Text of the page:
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This just in: A night in the lives of D-FW's 10 p.m. newscasts (Fri., Feb. 2)

Jack Fink (CBS11), Joe Trahan (Belo8) and Jane McGarry (NBC5)

It's D-FW's second biggest unsolved TV mystery, bowing only to the confounding, continuing staying power of NBC5 anchor Mike Snyder.

Why aren't more people watching CBS11's first-rate 10 p.m. newscasts, which continue to run third despite a nice lead-in lift on most nights from the 9 p.m. network entertainment programming?

Friday was typical. Top-to-bottom, CBS had a solid, informative, genuinely newsy newscast. And it barely beat Fox4 to finish third despite following the night's most-watched prime-time program, Numb3rs.

The station is still hunting for a new news director whom staffers expect to make sweeping changes. But really, there's nothing inherently wrong with CBS11's late night newscast. All it needs are larger numbers of more discriminating viewers. Instead, though, the ratings game again is being won by NBC5's flea circus. Step right up to hear anchor Jane McGarry proclaim, "The health alert you need to hear before you use the germ-killing gel again."

She was talking about the dangers of hand-sanitizers. A medical study reported five cases of "people swallowing the stuff," which contains a substantial amount of alcohol. If that qualifies as a health alert, then don't go near anything, not even the water. Because studies show that prolonged dunking of heads in sinks can lead to premature drowning or, even worse, prune skin.

CBS11's Friday night newscast was hokum-free, which apparently leads to viewer disinterest. The station had a good mix of enterprise stories, led by reporter Jack Fink's piece on increased coal-hauling near a Fort Worth school.

The extended transport trains, illustrated in a real-time YouTube video that ran in the upper right-hand corner of home screens, cause infuriatingly lengthy delays and also could further foul the air with pollutants, Fink said. He responsibly got both sides of the story, which certainly seemed to be of more import than hand sanitizing gel run amuck or a companion NBC5 sniglet on the heartbreak caused by "excessive" female sweating.

CBS11 also looked at plans to give Deep Ellum a facelift, with Dallas Observer mainstay Robert Wilonsky fearing the worst in a tasty, colorful soundbite.

"My sense of what Deep Ellum will become is something between the West Village and a Sesame Street soundstage," he said. "Something very quaint, very perky, very cute."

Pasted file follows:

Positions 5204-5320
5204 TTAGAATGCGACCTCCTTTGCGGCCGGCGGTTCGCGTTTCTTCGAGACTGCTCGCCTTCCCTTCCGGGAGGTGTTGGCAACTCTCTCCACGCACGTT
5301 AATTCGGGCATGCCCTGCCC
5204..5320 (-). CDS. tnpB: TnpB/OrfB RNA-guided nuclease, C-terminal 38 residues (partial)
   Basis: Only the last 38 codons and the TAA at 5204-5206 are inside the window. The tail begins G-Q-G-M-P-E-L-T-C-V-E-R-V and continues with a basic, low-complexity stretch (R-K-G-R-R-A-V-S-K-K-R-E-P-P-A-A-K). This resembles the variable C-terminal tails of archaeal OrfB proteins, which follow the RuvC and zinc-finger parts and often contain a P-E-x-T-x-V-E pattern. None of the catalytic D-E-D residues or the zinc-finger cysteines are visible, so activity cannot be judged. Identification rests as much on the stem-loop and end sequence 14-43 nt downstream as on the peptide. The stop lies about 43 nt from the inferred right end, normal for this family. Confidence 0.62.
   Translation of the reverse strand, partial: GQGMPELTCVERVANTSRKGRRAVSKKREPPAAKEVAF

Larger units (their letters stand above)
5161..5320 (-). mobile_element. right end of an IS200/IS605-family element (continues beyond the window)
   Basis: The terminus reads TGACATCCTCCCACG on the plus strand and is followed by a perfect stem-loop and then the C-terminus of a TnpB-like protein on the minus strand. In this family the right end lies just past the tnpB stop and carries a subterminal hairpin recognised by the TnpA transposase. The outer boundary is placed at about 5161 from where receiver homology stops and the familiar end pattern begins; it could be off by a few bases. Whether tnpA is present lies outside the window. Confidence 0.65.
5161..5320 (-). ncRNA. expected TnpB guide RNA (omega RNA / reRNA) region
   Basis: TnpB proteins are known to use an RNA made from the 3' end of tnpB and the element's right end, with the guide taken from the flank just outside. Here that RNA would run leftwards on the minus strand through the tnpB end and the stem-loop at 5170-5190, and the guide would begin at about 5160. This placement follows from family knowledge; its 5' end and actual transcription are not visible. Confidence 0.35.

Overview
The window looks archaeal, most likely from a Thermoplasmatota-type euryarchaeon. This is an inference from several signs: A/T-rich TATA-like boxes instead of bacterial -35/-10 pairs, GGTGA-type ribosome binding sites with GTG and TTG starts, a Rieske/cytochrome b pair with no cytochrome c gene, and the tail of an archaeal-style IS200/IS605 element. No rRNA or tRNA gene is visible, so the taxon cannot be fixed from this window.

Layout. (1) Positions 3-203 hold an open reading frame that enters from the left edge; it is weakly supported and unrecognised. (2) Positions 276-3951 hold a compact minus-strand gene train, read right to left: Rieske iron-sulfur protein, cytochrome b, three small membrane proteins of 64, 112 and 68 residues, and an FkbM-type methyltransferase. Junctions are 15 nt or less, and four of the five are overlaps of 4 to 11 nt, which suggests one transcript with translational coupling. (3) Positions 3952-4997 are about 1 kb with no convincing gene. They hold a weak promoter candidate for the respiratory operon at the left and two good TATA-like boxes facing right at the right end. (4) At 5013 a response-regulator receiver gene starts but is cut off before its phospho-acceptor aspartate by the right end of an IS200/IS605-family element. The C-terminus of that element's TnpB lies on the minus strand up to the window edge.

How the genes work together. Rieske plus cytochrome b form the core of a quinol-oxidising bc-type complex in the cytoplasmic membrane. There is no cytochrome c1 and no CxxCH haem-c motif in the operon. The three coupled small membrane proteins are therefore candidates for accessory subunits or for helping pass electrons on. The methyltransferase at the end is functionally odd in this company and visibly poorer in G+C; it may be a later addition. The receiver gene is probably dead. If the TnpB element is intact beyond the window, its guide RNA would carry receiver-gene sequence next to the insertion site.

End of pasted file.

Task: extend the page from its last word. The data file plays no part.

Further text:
A developer countered that Deep Ellum "will never be that," but might end up showcasing a more "mature" brand of music. Or to put it another way, hello Mitch Goodly and the Swingin' Capricorns, goodbye Snotty Yellow Stuff Wiped on My Pants.

CBS11 reporters Mary Stewart and Doug Dunbar respectively had interesting stories on an increase in women hunters and how Botox injections are being newly used to relieve back pain. The station also thoroughly covered the catch-all significant news of the day, joining its three competitors in giving prominent play to Gov. Rick Perry's controversial executive order that all school-age girls receive mandatory vaccinations against a sexually transmitted disease known to cause cervical cancer.

Belo8 had some strong reporting, too, particularly by Dan Ronan on an escalating program whose goal is to have at least one armed and trained pilot on every commercial flight. Said one proponent: "If you're coming in there (the cockpit) with ill intent, you won't be doing it again."

Reporter Brad Watson also had an interesting story on the demand for Catholic school education in population-sprouting communities such as Plano. But the piece ended abruptly, victimized by chop-block editing that deprived Watson of a summing-it-all-up signoff. Instead viewers were left hanging after a St. Jude priest said, "People are asking us why we don't have a school."

Belo8 sports reporter Joe Trahan, in Miami for the Super Bowl, had a close brush with two scantily clad female roller skaters who blew past him during a live segment. He had been telling viewers that expected guest and Cowboys head coach candidate Norv Turner wouldn't be showing up after all.

"Of course there's a lot going on in South Beach, and apparently he found a better offer than us," Trahan said while briefly taking in the sight of the two skaters.

Back home at Belo8's new Victory Park studios, sports anchor Dale Hansen offered another of his quick counter-jabs.

"Apparently there's a lot coming off in South Beach," he ad libbed just before ABC's Nightline took over.

Fox4 had another few frills outing Friday, with the station clearly putting considerable more emphasis in recent months on its growing 9 p.m. newscast. Reporter Jeff Crilley did his best to stand out from the crowd by kneeling next to a waterlogged pothole for a story on how bad weather can ravage Dallas streets.

The 10 p.m. news race otherwise is looking like another two-way battle between NBC5 and Belo8, with the Peacock again banking on a format that calls for high story counts and ample violent crime. Excluding the weather and sports segments, NBC5 threw 31 stories at viewers Friday night while also extending its lead on the police blotter front.

Here's the nightly violent crime story count, with two-night totals in parentheses:

NBC5 -- 8 (15)
Fox4 -- 3 (7)
CBS11 -- 3 (4)
Belo8 -- 1 (3)